The Readers' Advisory Guide to Horror, Third Edition
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- Table of Contents
- About the author
Covering the latest in monsters and the macabre, horror expert Spratford's resource is ideal as both an introductory guide for novices and a fount of new ideas for horror-aware reference staff.
Like the zombies, ghouls, and vampires which inhabit many of its books, the popularity of horror fiction is unstoppable. Even if you don’t happen to be a fan yourself, you won’t be “scared” to advise readers on finding their next great fright thanks to the astute guidance provided by horror expert Spratford in her updated guide. This definitive resource for library workers at any level of experience or familiarity with horror fiction
- details the state of the genre right now, including its appeal factors and key authors, assisting readers in getting up to speed quickly;
- presents ten annotated lists of suggested titles, all published since 2000, each with a short introduction providing historical context;
- delves into horror movies, TV shows, podcasts, and other formats; and
- offers abundant marketing advice, programming options, and pointers on additional resources.
Preface: Why We Need Horror and Why You Need This Book
Chapter 1 The Lure of the Dark Side
Horror’s Enduring Appeal
Chapter 2 Horror 101
The State of Terror Today
Chapter 3 Helping Your Scariest Readers
The Horror RA Conversation
Chapter 4 Ghosts and Haunted Houses
Home Scream Home
Chapter 5 Vampire Menace
Sparkly Vampires Need Not Apply
Chapter 6 Zombies
Follow the Walking Dead
Chapter 7 Witches, Curses, and the Occult
Black Magic Comes for You
Chapter 8 Monsters and Ancient Evil
Chapter 9 Nature Gone Wild
Plants and Animals Attack
Chapter 10 Satan and Demonic Possession
The Devil Inside
Chapter 11 Psychological Horror
It’s All in Your Head . . . Or Is It?
Chapter 12 Lovecraftian and Cosmic Horror
Cthulhu Is Calling
Chapter 13 Body Horror
Our Bodies Betray Us
Chapter 14 Further Explorations of the Dark Side
Whole Collection Options for Horror Readers
Chapter 15 Staying in Horrific Shape
Horror Collection Development and Resources
Chapter 16 Sowing the Seeds of Fear
Horror Promotion and Programming
Appendix: More Battle-Tested Titles to Suggest to Readers by Subgenre
Becky Siegel Spratford
Becky Siegel Spratford is a Readers' Advisory Specialist in Illinois specializing in serving patrons ages 13 and up. She trains library staff all over the world on how to match books with readers through the local public library. She runs the critically acclaimed RA training blog RA for All and its evil twin RA for All Horror. She is under contract to provide content for EBSCO’s NoveList database and writes reviews for Booklist and a horror review column for Library Journal. She is a proud member of the Horror Writers Association and currently serves as the Association’s Secretary and organizer of their annual Librarians’ Day. You can follow her on Twitter at @RAforAll. She received the prestigious Richard Laymon President's Award from the Horror Writers Association (HWA) in 2021.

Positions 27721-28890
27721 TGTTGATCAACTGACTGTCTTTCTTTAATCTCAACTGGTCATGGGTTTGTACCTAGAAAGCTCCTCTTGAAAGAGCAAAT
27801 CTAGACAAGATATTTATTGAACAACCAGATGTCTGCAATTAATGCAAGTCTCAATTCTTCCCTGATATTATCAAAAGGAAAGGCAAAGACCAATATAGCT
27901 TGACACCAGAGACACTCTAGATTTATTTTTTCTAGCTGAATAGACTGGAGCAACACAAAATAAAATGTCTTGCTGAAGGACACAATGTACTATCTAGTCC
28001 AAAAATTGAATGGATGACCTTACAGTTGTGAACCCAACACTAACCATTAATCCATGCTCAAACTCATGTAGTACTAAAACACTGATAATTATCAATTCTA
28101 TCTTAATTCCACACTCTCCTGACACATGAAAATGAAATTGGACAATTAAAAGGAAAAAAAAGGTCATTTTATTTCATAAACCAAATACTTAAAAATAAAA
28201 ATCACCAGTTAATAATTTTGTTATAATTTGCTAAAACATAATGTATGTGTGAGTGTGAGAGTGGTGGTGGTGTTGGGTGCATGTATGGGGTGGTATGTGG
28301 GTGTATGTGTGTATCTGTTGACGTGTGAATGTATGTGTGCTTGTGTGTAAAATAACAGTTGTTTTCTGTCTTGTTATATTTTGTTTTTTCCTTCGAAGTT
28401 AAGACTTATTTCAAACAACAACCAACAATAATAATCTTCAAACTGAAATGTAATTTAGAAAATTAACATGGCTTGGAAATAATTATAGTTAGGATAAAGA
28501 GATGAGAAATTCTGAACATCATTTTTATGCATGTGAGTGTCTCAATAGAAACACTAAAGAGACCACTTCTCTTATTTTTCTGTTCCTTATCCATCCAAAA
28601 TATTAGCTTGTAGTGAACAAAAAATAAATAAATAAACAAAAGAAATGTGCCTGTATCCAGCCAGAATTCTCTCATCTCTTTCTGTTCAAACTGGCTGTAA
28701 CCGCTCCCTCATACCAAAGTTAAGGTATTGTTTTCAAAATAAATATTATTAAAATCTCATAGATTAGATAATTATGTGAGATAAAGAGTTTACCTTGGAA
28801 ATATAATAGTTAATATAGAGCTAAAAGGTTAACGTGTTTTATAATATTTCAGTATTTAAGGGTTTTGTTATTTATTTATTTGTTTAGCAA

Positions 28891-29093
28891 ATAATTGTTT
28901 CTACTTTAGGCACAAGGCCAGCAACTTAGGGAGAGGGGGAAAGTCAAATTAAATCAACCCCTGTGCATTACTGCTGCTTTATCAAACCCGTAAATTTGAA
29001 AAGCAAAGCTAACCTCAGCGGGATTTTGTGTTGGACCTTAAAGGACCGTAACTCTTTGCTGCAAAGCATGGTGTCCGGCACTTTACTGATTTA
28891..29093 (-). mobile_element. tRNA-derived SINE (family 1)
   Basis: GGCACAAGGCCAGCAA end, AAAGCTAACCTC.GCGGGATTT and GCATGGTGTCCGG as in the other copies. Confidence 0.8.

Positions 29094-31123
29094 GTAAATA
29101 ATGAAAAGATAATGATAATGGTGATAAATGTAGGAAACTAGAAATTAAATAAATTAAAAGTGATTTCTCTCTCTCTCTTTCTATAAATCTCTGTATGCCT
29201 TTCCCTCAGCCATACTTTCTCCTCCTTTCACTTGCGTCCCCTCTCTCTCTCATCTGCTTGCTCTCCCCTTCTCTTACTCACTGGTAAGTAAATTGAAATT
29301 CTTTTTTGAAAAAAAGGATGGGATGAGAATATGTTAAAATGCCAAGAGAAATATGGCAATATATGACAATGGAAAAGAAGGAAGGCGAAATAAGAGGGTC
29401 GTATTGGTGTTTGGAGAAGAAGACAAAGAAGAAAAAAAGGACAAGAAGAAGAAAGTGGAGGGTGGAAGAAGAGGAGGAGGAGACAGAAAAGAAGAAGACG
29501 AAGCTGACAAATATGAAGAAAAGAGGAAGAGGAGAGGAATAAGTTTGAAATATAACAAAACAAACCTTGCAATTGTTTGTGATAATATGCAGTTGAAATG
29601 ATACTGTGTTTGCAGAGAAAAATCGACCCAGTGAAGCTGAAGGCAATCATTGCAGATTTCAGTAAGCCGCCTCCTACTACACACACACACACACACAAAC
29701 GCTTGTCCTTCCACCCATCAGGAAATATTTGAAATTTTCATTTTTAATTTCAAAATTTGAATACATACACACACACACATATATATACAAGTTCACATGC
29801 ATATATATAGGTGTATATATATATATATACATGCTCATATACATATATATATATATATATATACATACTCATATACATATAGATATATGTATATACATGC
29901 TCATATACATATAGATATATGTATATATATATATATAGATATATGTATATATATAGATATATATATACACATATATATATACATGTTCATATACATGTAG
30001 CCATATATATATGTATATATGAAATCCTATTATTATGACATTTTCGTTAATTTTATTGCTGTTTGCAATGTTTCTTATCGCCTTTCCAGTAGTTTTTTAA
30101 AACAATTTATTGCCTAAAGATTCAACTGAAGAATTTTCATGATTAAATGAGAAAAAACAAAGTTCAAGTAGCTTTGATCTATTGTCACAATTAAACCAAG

"In the decade since the second edition, Spratford (who blogs at RAforAll.blogspot.com) has completely rewritten and updated this guide, with particular attention to diverse voices writing about fear, dread, and terror ... Also important to this new edition is its organization, which is structured around the reader’s level of comfort with the genre. VERDICT Librarians will appreciate the updated recommendations and accessible organization. Those interested in a more complete history of horror fiction will find within a thoughtful exploration of previously excluded authors and emerging talent."
— Library Journal
"While the audience would be mostly public librarians, academic librarians may find this useful for several reasons. For instance, horror has academic value, and librarians who have a basis for recommending titles or horror subgenres such as gothic horror will help enhance student and faculty experience in their university libraries ... I highly recommend this book for those who need an introduction to horror as well as those who are familiar with the genre and strive to advise on the growing number of diverse authors. Academic librarians who need genre related works for their students and faculty, selectors for fiction and popular reading collections, and crave a way to highlight unique collections in a university or college library would benefit greatly from [this guide]."
— College & Research Libraries
"Whether you are a fan of horror or are not interested in being scared, this book will have you recommending books that give your patrons a fright in no time ... I would recommend this guide to all library staff and anyone interested in horror. It has definitely helped me to have more knowledge about this genre in general and the specific sub genres. I feel more confident in helping horror readers find their next scary read with the resources mentioned in this book. I have even reserved some horror books to dip my toes into this genre as a reader – only to be read in daylight of course!"
— Journal of the Australian Library and Information Association
Praise for the second edition
"The author's parting words are, ‘horror patrons are not monsters; they just like to read about them'. This guide will be valuable to any librarian who needs to understand one of the most popular fiction genres today. It is also enjoyable reading and is recommended on both levels."
— Australian Library Journal